IPKat team member Jeremy attended yesterday's meeting of the SOLO IP group, at which a team from LexisNexis explained what legal and IP-related materials and search services it could provide and a group of sole and small practitioners explained what it was that they actually wanted. The meeting was a stimulating one, at which a variety of views were exchanged and a good deal of hard listening was done.
A sudden thought occurred to the Kats' representative at that meeting. It runs like this:
Many years ago in Magill, the European Court of Justice took the view that the failure of television companies to make their listings of forthcoming programmes available for publication in magazines -- thus forcing viewers to purchase separate magazines in respect of different TV channels which they wanted to watch -- should be viewed a an abuse of the copyright monopoly since it prevented the development of a products in a market that was not the TV companies' market but one that was tangential to it.Does anyone have any comments, asks the Kat.
For all lawyers, and not just IP professionals, a similar situation exists. Each of LexisNexis and Westlaw owns and provides access to a large portfolio of databases including law reports, official materials and relevant professional and scholarly writing. In order for any practitioner to serve his clientele most effectively, he really needs to be able to have access to both. Would it not be at least arguable that a comparison can be made with the case of TV programme lists?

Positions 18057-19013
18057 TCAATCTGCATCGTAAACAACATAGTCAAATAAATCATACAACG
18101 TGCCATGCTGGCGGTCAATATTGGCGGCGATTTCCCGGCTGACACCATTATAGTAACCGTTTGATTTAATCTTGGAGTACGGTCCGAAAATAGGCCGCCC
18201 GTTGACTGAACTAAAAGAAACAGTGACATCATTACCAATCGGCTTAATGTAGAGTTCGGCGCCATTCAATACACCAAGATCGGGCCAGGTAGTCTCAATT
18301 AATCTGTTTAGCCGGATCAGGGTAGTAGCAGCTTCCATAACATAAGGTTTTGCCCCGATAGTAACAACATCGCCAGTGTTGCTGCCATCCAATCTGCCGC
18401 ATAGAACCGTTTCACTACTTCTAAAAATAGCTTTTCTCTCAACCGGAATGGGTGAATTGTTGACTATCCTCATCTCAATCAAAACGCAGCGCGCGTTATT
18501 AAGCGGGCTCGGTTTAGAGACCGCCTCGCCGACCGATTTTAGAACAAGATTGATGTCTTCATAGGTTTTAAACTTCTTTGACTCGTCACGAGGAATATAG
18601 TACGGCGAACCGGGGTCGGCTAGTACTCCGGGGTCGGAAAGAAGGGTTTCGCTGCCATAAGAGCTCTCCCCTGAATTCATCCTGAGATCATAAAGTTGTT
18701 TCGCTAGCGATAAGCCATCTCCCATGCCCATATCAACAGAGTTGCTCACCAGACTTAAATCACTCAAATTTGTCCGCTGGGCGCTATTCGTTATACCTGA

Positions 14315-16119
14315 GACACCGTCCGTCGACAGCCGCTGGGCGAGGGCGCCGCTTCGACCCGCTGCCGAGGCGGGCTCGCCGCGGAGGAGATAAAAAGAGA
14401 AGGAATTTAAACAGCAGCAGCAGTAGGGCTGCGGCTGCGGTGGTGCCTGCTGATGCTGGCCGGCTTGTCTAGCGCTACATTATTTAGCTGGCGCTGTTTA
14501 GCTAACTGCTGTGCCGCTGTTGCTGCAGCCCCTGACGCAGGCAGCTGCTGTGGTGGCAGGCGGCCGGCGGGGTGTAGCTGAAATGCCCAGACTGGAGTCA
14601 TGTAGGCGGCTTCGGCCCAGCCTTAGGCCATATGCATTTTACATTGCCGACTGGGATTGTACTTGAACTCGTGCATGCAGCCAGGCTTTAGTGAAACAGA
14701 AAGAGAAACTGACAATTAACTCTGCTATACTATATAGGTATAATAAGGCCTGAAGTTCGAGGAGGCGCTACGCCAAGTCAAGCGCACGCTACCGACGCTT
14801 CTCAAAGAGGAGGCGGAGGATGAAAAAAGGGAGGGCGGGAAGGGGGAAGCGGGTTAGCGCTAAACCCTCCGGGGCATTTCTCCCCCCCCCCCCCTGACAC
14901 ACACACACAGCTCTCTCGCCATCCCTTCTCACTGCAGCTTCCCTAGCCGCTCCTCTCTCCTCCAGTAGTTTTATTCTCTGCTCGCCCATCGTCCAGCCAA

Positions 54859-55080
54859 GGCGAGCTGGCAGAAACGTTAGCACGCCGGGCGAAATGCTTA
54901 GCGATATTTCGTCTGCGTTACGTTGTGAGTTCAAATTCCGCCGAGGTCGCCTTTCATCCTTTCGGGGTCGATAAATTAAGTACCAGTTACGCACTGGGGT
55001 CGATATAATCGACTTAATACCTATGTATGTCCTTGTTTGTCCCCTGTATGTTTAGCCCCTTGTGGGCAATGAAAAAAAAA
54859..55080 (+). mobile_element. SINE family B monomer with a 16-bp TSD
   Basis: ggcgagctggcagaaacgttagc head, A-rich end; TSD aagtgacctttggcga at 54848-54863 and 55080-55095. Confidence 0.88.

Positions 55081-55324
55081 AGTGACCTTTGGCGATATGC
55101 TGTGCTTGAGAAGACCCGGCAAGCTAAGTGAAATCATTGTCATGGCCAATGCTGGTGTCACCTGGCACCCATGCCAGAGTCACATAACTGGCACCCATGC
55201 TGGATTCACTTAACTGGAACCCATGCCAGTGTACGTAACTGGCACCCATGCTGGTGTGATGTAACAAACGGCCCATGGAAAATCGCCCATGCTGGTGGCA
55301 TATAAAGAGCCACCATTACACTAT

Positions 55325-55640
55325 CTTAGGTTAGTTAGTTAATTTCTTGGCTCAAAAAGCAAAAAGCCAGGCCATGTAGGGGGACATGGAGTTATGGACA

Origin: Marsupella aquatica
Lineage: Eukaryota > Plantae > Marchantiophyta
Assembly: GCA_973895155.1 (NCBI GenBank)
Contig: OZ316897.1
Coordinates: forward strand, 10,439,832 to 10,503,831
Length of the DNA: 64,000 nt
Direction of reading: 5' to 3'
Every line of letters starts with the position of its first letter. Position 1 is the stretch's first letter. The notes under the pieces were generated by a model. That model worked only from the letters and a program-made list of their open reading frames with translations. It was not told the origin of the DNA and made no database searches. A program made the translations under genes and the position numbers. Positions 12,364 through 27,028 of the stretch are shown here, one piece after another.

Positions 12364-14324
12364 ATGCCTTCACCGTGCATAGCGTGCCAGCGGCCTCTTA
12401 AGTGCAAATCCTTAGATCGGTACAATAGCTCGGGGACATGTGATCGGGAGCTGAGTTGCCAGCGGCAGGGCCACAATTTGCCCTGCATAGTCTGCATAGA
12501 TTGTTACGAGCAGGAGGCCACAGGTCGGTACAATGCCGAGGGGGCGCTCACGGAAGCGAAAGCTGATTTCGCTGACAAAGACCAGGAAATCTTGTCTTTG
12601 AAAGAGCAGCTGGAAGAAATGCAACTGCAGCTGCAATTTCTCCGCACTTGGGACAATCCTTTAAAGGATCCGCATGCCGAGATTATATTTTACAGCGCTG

To resolve the problem, let LexisNexis, Westlaw and any other possessors of equivalent legal databases be encourage to make licences available to their competitors on FRAND ('fair, reasonable and non-discriminatory') terms, so that royalties will be secured in respect of their proprietary materials, leaving LexisNexis, Westlaw and the like to compete with one another in terms of their pricing to users and the quality of the facilities for interrogating the data?